Construction Airbnb Nightmare in Napa, No Refund Given

I initially booked a home in Napa for the weekend of April 6 through April 9, 2017, through Airbnb. The home was advertised as recently renovated. The pictures provided on the website displayed what appeared to be a clean home in reasonably good condition. Upon arriving at the home late on the evening of Thursday, April 6th we found that the driveway was inaccessible due to heavy construction equipment (a skip loader to be precise). A portable lavatory and run-off barriers blocked the driveway entrance which was still in the process of having a roadbed installed for what must be assumed as subsequent paving and surfacing. It was evident that the property was still undergoing construction as another home was under construction in the back of the property.

The entryway leading to the front steps of the home was laden in mud and debris from the construction and lack of any ground cover to absorb the recent rains. Little if any illumination made it treacherous to maneuver to the front steps of the home late at night and several of the guests stepped in deep puddles of mud, ruining their shoes.

The beds had no sheets and linens and towels were piled near the washing machine in the laundry area. It was very evident that the home had not been prepared for the arrival of new guests that evening. I immediately sent the owner an email expressing my displeasure with the condition of the home and received no response. The following morning, Friday, April 7, I attempted to take a shower only to find out that there was no hot water. I called the owner but was unsuccessful in reaching him. Shortly thereafter he returned my call and explained that his cleaning woman had gotten into an accident that same Thursday and did not show up to clean and prep the home for arrival of new guest. I also mentioned the lack of hot water and he indicated that he would have his plumber come by immediately to inspect the situation.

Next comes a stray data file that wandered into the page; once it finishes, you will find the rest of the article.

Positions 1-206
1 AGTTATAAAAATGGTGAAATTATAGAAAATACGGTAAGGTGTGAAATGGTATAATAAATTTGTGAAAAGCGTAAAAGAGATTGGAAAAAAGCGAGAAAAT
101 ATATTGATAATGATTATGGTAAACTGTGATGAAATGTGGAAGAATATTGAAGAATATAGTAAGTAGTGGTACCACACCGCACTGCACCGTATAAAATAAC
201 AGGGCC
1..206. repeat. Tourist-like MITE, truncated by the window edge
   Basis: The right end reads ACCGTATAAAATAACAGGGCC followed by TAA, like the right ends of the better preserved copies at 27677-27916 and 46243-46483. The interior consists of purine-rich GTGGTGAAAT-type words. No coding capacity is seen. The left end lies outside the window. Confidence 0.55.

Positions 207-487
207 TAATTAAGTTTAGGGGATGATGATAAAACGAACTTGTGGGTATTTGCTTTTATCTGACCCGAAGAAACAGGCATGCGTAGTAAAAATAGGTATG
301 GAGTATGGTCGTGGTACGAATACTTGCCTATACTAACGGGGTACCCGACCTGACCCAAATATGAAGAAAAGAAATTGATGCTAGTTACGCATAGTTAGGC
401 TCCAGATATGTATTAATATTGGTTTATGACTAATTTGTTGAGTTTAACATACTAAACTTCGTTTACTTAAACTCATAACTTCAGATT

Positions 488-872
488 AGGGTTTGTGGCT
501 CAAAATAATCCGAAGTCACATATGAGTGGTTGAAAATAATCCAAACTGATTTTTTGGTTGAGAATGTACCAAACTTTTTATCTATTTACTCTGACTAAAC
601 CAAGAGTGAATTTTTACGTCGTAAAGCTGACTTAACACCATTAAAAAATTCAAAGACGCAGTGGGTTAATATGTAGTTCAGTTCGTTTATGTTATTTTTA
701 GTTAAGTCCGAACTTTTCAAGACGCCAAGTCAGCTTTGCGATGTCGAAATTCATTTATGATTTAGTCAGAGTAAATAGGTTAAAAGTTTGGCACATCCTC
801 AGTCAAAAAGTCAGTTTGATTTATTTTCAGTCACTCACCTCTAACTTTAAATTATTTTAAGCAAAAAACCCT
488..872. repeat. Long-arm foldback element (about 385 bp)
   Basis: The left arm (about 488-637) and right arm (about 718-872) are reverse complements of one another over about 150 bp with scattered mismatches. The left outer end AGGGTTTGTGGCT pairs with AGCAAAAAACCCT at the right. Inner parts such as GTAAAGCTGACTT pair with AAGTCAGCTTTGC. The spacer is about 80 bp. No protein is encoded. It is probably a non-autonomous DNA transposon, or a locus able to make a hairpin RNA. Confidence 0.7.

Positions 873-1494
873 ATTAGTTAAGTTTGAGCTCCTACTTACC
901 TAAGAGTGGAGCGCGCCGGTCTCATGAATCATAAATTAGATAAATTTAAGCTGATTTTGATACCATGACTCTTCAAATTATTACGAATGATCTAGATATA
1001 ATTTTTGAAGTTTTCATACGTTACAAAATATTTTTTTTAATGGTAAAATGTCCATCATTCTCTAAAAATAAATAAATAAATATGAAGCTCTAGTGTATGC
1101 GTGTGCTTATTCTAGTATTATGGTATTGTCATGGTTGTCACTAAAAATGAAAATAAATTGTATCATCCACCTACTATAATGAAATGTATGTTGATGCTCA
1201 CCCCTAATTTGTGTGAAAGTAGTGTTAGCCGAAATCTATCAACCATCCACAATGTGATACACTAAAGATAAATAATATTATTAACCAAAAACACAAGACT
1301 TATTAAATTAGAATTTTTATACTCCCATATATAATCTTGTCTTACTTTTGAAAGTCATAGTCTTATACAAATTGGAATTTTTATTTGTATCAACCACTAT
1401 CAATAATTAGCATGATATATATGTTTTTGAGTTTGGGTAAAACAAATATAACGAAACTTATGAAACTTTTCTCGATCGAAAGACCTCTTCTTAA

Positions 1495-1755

When I asked how long that would be the owner indicated that his plumber would be arriving within 30 minutes. I did impress upon the owner that this was unacceptable and that we had a very tight schedule that morning and may not be able to wait around. The plumber did arrive and I personally accompanied him to the basement to review the hot water heater, which was dated 1990, yet the listing for the home clearly stated that the home was recently remodeled with new plumbing. I stood by and watched the plumber attempt to get the pilot to the hot water heater ignited, which after several attempts he was successful in doing so.

I along with my guest waited for over twenty minutes for the hot water to begin flowing so that we could take our showers but the hot water never did come on. In addition, we noted several GFI receptacles in the kitchen had been tripped, suggesting that there may have been a short somewhere along that electrical line, which I was quick to point out to the plumber. He offered no suggestions, which meant that several of the electrical receptacles in the kitchen were inoperable.

We left for our morning appointments and later that day I contacted the owner to inquire as to the status of the cleaning of the home, changing of the linens and towels, and most importantly the status of hot water. The owner assured me that all issues had been rectified to our satisfaction. Upon returning to the home later that evening, the ladies wanted to shower prior to dinner only to find out that of the four guests only two were successful in taking a warm shower as once again the hot water heater shut off.

The following morning, Saturday, April 8th, I again contacted the owner but this time he did not respond to my calls or text messages. I was successful on my own in getting the pilot lit for the hot water tank but the hot water stayed on only long enough for two of the four guests to get a shower. That evening and the following morning we had no success in getting hot water in spite of my numerous attempts to contact the owner.